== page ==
*Project construction in collaboration with Tyler Koory, M. Arch 15


developing the threshold

CONTRACTING GEOMETRY TO ALLOW THE PANES AND FRAMES TO CATCH THE CAST SHADOWS

Front View Scale: 1/2” = 1”

16


Piece Designs

x2

x2

x2

Back

Front

Each 16”x16” square was cut in half, and then had the appropriate sized rectangle cut out of each half in the center. The front two INVERSE SIZEopening, RELATION THE inFRAMES AND PLANES pieces have the largest each layer going BETWEEN back getting smaller (smallest the back) with seven layers in total.

Base BASE

Right Side Exploded View Sacale: 1/2” = 1”

Bracings

BRACING 17


realization of construction

INTERACTIVE EXHIBIT SPACE AND GALLERY

After constructing the form,

the massing was put through a lighting test in various angles and positions. The form that was created was made in a way to be versatile in how it connected to the ground. There is no defined top or bottom, nor front or back. This allowed us to play with the orientations and the different light modulation we could create.

The

frames

were

utilized

to cast shadows and lines while the planes worked as canvases to

capture

the

shadows.

The form was then placed

in an interactive environment and conceptualized as built form in the environment. People could interact with the structure as a shelter or monument of sorts. This also helped to highlight the depth of the planes in

18

relation

to

their

placement.


19


a splash of color After the structure was run through white lighting, an experiment with colored lighting was then ran. This time, multiple colored light sources were used in opposing directions. This was done to showcase the layering and angling of the different forms. Rather than highlighting the shadows created, this rendition showcases that different colored lights can be captured at the same time. This created an effect where one half of the form would capture one color, and the other half would capture an opposing color.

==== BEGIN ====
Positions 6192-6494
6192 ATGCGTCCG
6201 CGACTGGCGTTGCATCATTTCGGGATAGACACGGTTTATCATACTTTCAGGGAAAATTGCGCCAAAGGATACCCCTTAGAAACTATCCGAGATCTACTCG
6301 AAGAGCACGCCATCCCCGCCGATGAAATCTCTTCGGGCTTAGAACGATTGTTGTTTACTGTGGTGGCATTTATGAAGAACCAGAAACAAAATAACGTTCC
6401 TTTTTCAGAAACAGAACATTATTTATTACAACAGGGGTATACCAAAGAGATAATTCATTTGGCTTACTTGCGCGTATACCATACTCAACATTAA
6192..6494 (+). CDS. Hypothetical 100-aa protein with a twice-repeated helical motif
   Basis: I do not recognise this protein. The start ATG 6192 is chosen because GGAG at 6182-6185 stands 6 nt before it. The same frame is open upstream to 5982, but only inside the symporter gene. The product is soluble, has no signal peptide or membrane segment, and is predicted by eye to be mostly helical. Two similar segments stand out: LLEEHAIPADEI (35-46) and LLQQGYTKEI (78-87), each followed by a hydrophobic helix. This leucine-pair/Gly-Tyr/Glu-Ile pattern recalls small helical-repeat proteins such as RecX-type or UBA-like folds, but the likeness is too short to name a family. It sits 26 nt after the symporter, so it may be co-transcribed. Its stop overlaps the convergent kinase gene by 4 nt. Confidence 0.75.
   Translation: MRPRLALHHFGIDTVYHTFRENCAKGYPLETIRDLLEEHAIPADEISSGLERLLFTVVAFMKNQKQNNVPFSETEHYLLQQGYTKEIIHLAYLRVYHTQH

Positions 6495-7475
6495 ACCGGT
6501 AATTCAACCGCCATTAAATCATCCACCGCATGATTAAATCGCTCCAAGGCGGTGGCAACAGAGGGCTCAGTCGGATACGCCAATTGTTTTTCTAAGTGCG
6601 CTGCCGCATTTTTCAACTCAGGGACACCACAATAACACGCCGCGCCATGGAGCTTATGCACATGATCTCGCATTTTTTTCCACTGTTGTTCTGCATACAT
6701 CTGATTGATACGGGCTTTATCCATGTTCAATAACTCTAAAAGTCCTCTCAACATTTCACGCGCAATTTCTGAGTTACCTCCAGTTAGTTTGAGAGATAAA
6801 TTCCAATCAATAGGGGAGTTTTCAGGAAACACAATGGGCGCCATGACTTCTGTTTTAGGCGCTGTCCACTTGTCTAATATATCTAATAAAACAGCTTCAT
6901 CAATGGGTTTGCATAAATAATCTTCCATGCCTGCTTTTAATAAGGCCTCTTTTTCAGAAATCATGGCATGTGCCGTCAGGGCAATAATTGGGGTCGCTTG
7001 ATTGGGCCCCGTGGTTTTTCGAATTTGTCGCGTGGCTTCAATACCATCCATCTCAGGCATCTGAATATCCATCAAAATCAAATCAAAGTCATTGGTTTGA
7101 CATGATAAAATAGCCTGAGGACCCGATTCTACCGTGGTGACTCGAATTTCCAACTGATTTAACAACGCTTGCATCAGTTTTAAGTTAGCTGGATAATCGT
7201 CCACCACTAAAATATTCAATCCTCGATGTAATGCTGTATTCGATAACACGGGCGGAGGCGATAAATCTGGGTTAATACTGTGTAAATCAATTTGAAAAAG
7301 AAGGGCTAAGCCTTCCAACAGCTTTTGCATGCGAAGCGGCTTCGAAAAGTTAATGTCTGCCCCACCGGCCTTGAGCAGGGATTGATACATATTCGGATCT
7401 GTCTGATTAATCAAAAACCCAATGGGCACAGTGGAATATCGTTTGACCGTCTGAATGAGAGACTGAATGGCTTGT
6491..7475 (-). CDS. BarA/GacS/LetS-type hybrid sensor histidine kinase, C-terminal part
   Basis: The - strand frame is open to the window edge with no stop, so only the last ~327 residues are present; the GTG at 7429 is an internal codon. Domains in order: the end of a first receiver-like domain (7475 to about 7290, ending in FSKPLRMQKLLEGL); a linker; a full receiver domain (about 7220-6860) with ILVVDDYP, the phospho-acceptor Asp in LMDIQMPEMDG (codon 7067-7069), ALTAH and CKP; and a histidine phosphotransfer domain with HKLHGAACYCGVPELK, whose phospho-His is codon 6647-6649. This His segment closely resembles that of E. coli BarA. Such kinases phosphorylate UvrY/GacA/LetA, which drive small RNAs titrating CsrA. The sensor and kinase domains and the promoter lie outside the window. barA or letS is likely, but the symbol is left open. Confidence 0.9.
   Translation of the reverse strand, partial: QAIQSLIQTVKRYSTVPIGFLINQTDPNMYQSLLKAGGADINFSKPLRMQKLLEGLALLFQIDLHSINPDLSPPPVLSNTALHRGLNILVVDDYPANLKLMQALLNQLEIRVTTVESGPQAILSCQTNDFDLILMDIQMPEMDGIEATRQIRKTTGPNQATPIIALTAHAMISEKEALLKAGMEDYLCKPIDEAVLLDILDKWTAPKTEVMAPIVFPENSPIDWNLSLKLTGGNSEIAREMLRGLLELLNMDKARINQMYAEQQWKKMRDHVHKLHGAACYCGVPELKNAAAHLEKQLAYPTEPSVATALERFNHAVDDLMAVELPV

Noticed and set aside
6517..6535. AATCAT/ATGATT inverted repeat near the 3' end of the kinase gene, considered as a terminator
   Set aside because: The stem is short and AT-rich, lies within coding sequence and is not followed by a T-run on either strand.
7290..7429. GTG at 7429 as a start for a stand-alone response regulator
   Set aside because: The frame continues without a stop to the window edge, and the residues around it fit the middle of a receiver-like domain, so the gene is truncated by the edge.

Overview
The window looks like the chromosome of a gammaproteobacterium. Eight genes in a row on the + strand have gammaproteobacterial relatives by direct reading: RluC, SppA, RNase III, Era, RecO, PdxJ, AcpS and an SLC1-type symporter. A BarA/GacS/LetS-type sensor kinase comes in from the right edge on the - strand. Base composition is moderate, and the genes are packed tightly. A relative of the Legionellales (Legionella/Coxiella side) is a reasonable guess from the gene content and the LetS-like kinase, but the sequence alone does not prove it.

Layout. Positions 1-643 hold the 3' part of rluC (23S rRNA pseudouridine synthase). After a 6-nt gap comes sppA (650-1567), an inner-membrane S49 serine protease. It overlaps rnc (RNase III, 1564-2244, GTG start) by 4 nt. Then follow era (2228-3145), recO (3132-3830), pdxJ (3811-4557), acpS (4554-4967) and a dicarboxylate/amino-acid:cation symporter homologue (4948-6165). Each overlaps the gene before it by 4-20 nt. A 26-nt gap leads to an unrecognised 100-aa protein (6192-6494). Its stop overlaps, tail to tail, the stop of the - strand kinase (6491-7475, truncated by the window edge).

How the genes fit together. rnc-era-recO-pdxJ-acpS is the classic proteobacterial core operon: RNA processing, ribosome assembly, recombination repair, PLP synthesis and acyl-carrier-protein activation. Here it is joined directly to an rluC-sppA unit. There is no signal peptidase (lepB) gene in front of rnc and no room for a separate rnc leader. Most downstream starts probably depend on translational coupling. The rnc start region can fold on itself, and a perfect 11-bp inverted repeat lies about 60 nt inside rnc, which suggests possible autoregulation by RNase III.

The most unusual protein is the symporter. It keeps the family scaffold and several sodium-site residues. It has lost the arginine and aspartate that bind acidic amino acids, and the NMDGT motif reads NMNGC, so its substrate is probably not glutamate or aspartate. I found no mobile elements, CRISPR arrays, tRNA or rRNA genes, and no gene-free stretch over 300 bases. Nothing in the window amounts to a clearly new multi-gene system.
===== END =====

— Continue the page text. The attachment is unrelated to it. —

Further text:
LAYERING THROUGH COLOR AND SHADOWS

20


21


RUB EL

22


L HAZB COMMUNITY MOSQUE - Fall 2019 Instructor - Professor Farhan Karim

This project was designed as a not for profit community mosque and Qur’anic community center. This structure, located in Wheaton, Maryland, is home to many Muslim Immigrants of the Wheaton and Silver Spring area. The client, who is a friend of professor Farhan Karim, has purchased two adjacent resident lots, which are close to the commercial hubs. The center is financed by the local mosque community. The objective of the Rub el Hazb Mosque and school is to provide a communal identity to the heterogeneous immigrant population who come from a diverse cultural, linguistic, and economic background. Currently, the school and the mosque are located at two different houses at two adjacent plots. The mosque committee will demolish the current structures, merge the two plots, and will construct this three-story building in phases.

23


analysis of wheaton FUNCTION 1. Daily prayer, weekly prayer (Jummah), Eid prayer 2. Qur’anic school (Madrasa) 3. A community place for Ifar during the Ramadan

WHEATON Site

O AC AN

4. Lectures and seminars 5. Weekend farmers market/cafe at the empty parking lot (will not design this

A STI

aspect)

E RIV

6. Commercial kitchen for catering service

R

(will not design the commercial kitchen) PROGRAM